About Us

The State of Texas through a Research Superiority Award, invested $3 million in a collaboration between the Texas Heart Institute (THI) in Houston, TX and the Texas A&M College of Veterinary Medicine & Biomedical Sciences (CVM) to create the world class Center for Cell and Organ Biotechnology (CCOB).

Led by Dr. Doris A. Taylor, director of Regenerative Medicine Research at THI, the center includes scientists, engineers, physicians, veterinarians, and business managers from both organizations, and other colleges located at Texas A&M University. Dr. Taylor draws from expertise at both institutions to position the CCOB as a world leader in adult stem cell research, organ transplantation, and personalized medicine. The health of animals and people is inextricably linked and this unique center advances both human and animal health.

About the Texas Heart Institute (THI)

THI, founded by world-renowned cardiovascular surgeon Dr. Denton A. Cooley in 1962, is a nonprofit organization dedicated to reducing the devastating toll of cardiovascular disease through innovative and progressive programs in research, education and improved patient care. Together, with its clinical partner, CHI Health—Baylor St. Luke's Medical Center, it has been ranked among the top cardiovascular centers in the United States by U.S. News & World Report's annual guide to "American's Best Hospitals" every year since rankings began in 1991. The Texas Heart Institute is also affiliated with The University of Texas (UT) System, which promotes collaboration in cardiovascular research and education among UT and THI faculty at the Texas Heart Institute and other UT components. For more information on the Texas Heart Institute, visit www.texasheart.org.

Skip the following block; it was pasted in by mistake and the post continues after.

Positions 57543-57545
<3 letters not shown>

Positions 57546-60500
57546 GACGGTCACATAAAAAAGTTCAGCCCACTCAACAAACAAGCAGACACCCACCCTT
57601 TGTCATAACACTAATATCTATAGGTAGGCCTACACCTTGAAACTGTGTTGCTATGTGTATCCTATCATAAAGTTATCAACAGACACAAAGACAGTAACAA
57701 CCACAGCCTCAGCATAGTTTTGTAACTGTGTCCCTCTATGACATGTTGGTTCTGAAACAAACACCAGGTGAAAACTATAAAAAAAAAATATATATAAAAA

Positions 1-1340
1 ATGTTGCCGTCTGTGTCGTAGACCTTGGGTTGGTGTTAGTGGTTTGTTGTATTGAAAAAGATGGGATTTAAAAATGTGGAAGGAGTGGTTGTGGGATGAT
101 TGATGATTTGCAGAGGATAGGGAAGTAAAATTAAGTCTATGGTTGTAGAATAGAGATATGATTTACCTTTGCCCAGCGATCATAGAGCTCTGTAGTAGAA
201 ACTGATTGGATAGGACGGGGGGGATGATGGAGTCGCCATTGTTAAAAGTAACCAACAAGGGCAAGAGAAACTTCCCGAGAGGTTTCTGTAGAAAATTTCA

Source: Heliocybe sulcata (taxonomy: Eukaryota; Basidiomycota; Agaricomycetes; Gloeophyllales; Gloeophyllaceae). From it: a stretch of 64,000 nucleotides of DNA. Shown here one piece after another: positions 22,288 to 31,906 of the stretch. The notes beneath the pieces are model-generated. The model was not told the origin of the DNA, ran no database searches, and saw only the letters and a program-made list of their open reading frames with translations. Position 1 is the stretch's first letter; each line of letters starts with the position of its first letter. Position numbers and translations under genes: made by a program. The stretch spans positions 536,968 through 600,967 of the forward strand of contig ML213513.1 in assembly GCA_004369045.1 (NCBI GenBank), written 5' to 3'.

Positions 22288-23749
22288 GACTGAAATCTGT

About the Texas A&M College of Veterinary Medicine & Biomedical Sciences (CVM)

From its early beginning in 1916, the Texas A&M College of Veterinary Medicine & Biomedical Sciences served the livestock industry in the State of Texas. Dr. Mark Francis, the first dean of the college, is credited with proving that the tick was responsible for Texas Cattle Fever - a disease that had plagued Texas cattle ranchers since the late 1700s. Since that time, the CVM has grown to one of the largest colleges of veterinary medicine in the United States, and is home to internationally known faculty. Through commitment to teaching, research, and service, CVM faculty, staff, and students are making discoveries today that impact the health of humans and animals worldwide. Visit the Texas A&M College of Veterinary Medicine & Biomedical Sciences website for more information.

About the Texas Emerging Technology Fund (TETF)

The TETF was a $200 million initiative created by the Texas Legislature in 2005 at Governor Rick Perry's request and was reauthorized in 2007. A 17-member advisory committee of high-tech leaders, entrepreneurs and research experts reviewed potential projects and recommended funding allocations to the governor, lieutenant governor and speaker of the house. Governor Greg Abbott replaced the TETF with the Governor’s University Research Initiative in 2015.